Researchers at Khalifa University’s ENGEOS Lab Use Remote Sensing and Machine Learning to Find Potential Unexplored Archeological Sites in UAE

July 27, 2021

Saruq Al-Hadid Archaeological Site in Dubai Selected for First Study by ENGEOS Researchers to Apply Newly Developed Novel Method


Khalifa University has announced that researchers at its Environmental and Geophysical Sciences (ENGEOS) Lab have used satellite remote sensing observations to detect buried objects in already known archaeological sites and to identify potentially unexplored archaeological sites in the UAE by applying machine learning techniques to satellite data.


The novel method, which combines satellite data and machine learning, was developed at Khalifa University and can be applied to similar desert environments in the UAE and elsewhere. With this technology, the researchers were able to find a new potential area, unexplored yet by classic methods. This area is buried under the ground and is located on the opposite side of the current excavations.


Currently, the ENGEOS Lab at Khalifa University is investigating another archaeological site near Al Ain in the UAE.


Results from the ENGEOS research project led by Dr. Diana Francis, head of ENGEOS Lab, show that radar imaging allows direct detection and characterization of known as well as potentially novel buried archaeological sites. Researchers use satellite-borne Synthetic Aperture Radar (SAR) at very high resolution that can detect features of the size of one meter that might be buried in the subsurface (less than two meters) under optimum conditions, that is, dry and bare soils such as the soil at Saruq Al Hadid site. Moreover, remotely sensed data are well-suited for supporting regional archaeology, as well as tracking of environmental factors that influence archaeology.


Based on the machine learning techniques and deep learning analyses conducted during this work, the ENGEOS Lab was able to find potential areas for further on-site investigation. The unsupervised artificial intelligence developed during this project was partially validated as it was able to find the areas already under excavation on the site. As a next step, the method developed during this first phase of the project will need to be validated through a field survey, which will help improve the accuracy of the results.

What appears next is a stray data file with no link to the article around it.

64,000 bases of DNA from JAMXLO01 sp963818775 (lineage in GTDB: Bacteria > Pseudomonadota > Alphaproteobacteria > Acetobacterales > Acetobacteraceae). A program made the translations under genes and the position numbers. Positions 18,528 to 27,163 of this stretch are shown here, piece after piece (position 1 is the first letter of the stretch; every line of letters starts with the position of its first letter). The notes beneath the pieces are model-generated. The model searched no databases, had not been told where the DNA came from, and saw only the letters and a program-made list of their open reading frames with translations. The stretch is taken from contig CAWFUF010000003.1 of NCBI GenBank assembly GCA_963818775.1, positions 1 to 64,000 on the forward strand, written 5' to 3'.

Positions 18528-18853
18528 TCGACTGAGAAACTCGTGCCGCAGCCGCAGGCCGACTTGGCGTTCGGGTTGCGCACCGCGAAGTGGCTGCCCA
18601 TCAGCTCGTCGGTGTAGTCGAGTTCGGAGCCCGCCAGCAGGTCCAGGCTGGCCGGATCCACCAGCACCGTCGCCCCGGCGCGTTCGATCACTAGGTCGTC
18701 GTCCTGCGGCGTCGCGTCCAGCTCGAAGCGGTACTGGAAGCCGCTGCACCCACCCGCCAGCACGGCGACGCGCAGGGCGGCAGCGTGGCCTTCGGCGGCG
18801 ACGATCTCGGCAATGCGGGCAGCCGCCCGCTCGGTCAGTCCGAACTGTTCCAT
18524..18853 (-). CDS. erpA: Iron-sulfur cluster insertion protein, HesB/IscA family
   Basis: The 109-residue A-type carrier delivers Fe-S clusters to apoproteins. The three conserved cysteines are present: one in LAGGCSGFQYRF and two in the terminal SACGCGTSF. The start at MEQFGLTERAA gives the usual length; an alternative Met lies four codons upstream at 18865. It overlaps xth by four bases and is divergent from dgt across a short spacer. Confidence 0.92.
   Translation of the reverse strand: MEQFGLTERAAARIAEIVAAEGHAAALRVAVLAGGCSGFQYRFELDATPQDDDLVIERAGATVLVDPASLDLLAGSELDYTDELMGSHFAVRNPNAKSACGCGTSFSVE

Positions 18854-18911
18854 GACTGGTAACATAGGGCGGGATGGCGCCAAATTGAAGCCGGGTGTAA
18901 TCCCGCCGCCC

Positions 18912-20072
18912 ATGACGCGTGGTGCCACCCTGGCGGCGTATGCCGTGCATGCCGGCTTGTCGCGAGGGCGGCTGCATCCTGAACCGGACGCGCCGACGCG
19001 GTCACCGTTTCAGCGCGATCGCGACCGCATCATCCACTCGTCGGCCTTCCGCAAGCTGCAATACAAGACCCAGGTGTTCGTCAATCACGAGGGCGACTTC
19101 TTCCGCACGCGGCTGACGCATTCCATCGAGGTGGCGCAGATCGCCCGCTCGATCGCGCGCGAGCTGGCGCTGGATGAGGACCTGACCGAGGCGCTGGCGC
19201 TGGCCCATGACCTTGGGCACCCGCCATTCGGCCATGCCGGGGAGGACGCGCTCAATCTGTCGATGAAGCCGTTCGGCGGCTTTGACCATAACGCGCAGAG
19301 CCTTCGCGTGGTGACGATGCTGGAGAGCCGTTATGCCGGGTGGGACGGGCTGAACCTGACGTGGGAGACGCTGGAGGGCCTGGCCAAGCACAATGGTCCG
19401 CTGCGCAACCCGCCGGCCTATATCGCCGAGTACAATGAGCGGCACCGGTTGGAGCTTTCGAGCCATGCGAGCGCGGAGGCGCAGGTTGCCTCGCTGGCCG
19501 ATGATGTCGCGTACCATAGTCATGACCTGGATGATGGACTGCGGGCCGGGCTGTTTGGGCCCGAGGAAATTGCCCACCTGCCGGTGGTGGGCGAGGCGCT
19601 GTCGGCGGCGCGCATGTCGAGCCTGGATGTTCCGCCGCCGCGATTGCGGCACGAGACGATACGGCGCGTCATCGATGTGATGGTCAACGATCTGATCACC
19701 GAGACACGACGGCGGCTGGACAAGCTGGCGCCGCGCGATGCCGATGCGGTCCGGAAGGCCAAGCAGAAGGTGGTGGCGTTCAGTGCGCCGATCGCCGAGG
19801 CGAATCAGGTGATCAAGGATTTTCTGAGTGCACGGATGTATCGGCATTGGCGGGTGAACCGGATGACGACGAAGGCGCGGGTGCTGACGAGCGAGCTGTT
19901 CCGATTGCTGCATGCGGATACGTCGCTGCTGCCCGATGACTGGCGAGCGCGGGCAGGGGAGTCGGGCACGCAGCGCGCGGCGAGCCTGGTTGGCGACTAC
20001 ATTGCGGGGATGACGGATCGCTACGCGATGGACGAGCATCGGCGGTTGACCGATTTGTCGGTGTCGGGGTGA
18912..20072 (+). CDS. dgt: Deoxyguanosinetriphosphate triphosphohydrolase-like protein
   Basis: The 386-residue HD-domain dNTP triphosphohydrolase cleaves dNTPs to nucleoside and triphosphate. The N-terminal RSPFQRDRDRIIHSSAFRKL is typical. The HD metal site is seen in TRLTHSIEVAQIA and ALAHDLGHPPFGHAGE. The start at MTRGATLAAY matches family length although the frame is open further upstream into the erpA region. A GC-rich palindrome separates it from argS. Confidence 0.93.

This technology will not only help reduce the cost of archaeological exploration but will also effectively help archaeologists identify potential locations. At the same, it will create a model that will be more accurate with time, because it has the ability to learn and use this knowledge.


Dr. Arif Sultan Al Hammadi, Executive Vice-President, Khalifa University of Science and Technology, said: “Khalifa University researchers focus their efforts not only on science, engineering, technology and healthcare areas, but also are able to apply remote sensing to archaeology to explore UAE’s cultural and heritage sites. The ENGEOS Lab leads remote sensing at Khalifa University and has developed an archaeology application with the potential to be applied to similar desert environments, anywhere in the world.”


The Saruq Al-Hadid archaeological site was selected for the first study by the ENGEOS researchers. This site had earlier been investigated by a team of researchers from Dubai Municipality and the Mohammed bin Rashid Space Center (MBRSC) Lab, indicating the presence of buried settlements in the site used by ancient indigenous workers. 


Discovered in 2002, Saruq Al Hadid sits deep in the desert of the southern reaches of Dubai emirate and is believed to have been an iron-age metal ‘factory’ in operation around 1,300-800 BC. Even though relics from the Stone Age (10,000 BC) have also been discovered, the peak period of the site is believed to have been around 3,000 BC. Based on up to 12,000 artefacts found on the site, archaeologists believe it is one of the main centers of copper tool manufacturing in the region since the beginning of the Iron Age (1,000 BC). 


Dr. Francis said: “Remote sensing has been able to assist archaeological research in several ways in recent years, including detection of subsurface remains, monitoring of archaeological sites and monuments, and archeo-landscapes studies. Now, artificial intelligence and machine learning applied to remote sensing can provide additional support and invaluable guidance for on-site archaeological work.”


Clarence Michael
English Editor Specialist
27 July 2021